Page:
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Pentecostalism and prestige in the Dominican Republic

January 12, 2017

Upon conducting research in the Dominican Republic, UNC religious studies assistant professor Brendan Thornton found that gang members could leave their lives behind by becoming a part of the Pentecostal Church.

Pentecostalism and prestige in the Dominican Republic

January 11, 2017

Structure. Loyalty. Faith. Leadership. The characteristics exhibited by churchgoers share many similarities to the values of gang members. Both groups believe in the power of the collective and something greater than themselves. At least, that’s what UNC religious studies professorBrendan … Continued

Centuries old meets high tech

November 1, 2016

Archaeology is often associated with objects that are hundreds of years old — and older. But a new technique being used by Carolina researchers is bringing the field firmly into the 21st century.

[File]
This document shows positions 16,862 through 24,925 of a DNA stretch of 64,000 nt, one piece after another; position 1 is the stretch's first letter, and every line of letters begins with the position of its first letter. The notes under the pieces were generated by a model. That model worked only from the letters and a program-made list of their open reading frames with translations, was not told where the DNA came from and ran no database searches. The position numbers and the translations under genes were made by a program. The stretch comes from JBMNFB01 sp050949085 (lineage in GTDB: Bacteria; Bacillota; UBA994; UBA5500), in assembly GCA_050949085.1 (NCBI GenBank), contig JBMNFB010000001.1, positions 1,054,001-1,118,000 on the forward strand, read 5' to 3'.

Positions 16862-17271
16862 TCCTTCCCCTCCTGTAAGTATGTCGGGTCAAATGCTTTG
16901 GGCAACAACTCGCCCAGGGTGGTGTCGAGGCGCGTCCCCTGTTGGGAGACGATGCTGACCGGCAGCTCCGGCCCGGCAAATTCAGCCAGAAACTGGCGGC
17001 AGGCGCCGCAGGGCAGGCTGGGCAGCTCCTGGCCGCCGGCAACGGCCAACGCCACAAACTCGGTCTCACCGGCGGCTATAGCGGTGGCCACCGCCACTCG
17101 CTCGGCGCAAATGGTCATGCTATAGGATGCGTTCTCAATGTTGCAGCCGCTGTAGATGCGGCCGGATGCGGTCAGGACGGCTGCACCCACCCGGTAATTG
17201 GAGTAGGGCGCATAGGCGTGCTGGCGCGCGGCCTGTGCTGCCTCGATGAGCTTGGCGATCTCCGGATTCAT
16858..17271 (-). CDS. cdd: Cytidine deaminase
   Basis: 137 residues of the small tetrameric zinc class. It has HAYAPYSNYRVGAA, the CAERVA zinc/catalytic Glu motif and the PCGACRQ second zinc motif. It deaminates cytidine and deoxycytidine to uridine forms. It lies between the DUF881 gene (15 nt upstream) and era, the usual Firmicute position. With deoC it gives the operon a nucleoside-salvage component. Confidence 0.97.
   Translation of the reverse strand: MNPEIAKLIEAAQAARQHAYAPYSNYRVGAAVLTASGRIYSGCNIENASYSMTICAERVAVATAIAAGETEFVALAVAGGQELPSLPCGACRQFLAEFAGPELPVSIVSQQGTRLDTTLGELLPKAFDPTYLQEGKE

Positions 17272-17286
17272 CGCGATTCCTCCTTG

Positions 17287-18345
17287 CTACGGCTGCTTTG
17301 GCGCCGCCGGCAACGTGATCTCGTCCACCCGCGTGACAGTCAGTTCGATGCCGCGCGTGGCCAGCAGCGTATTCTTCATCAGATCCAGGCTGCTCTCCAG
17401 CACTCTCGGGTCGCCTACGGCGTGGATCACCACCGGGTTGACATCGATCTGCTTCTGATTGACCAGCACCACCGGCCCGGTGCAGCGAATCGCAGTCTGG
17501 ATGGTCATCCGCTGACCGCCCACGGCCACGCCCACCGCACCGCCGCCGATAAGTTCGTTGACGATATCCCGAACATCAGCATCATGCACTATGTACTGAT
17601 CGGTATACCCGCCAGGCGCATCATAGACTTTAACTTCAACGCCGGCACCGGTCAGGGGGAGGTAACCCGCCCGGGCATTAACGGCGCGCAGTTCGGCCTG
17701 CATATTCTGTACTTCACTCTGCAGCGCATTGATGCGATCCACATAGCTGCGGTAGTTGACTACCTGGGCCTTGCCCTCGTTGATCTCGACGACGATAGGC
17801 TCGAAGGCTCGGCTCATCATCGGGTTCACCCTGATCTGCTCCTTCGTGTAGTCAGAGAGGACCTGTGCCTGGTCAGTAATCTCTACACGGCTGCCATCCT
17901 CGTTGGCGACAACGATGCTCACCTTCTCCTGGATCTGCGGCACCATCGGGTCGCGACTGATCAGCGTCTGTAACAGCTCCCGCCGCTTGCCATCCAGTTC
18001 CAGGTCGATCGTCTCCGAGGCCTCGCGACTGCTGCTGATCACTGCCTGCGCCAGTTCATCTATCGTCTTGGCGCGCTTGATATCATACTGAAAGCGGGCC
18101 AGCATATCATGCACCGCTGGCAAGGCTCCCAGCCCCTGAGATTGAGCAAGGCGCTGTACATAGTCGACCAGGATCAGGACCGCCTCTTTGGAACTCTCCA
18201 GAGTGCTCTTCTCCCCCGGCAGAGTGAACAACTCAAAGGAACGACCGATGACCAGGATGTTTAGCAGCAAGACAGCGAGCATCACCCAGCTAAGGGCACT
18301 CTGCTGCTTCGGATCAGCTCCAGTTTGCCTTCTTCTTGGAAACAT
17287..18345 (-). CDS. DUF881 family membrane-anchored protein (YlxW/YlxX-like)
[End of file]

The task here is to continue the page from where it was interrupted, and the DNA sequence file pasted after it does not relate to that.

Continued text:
Creativity, conflict and social change in the Congo

October 11, 2016

In 2010, Chérie Rivers Ndaliko and her husband, internationally acclaimed Congolese filmmaker and activist Petna Ndaliko Katondolo, traveled to 33 colleges and universities around the country to show their film, Jazz Mama, which documents the strength of Congolese women in … Continued

Appiah Speech Kicks Off Carolina’s Human Heart Initiative

September 16, 2016

Kwame Anthony Appiah, professor of philosophy and law at New York University and “The Ethicist” columnist for The New York Times, came to campus to deliver the inaugural Chancellor’s Lecture in Ethics on Sept. 15. Co-sponsored by the College of … Continued

The UNC Process Series Announces 2016-17 Season: Spoken Justice

September 14, 2016

The Process Series: New Works in Development, now entering its ninth year, presents Spoken Justice, a season of provocative, powerful performances exploring seminal issues of social justice, past and present. Focusing on North Carolina stories and local artists, the main … Continued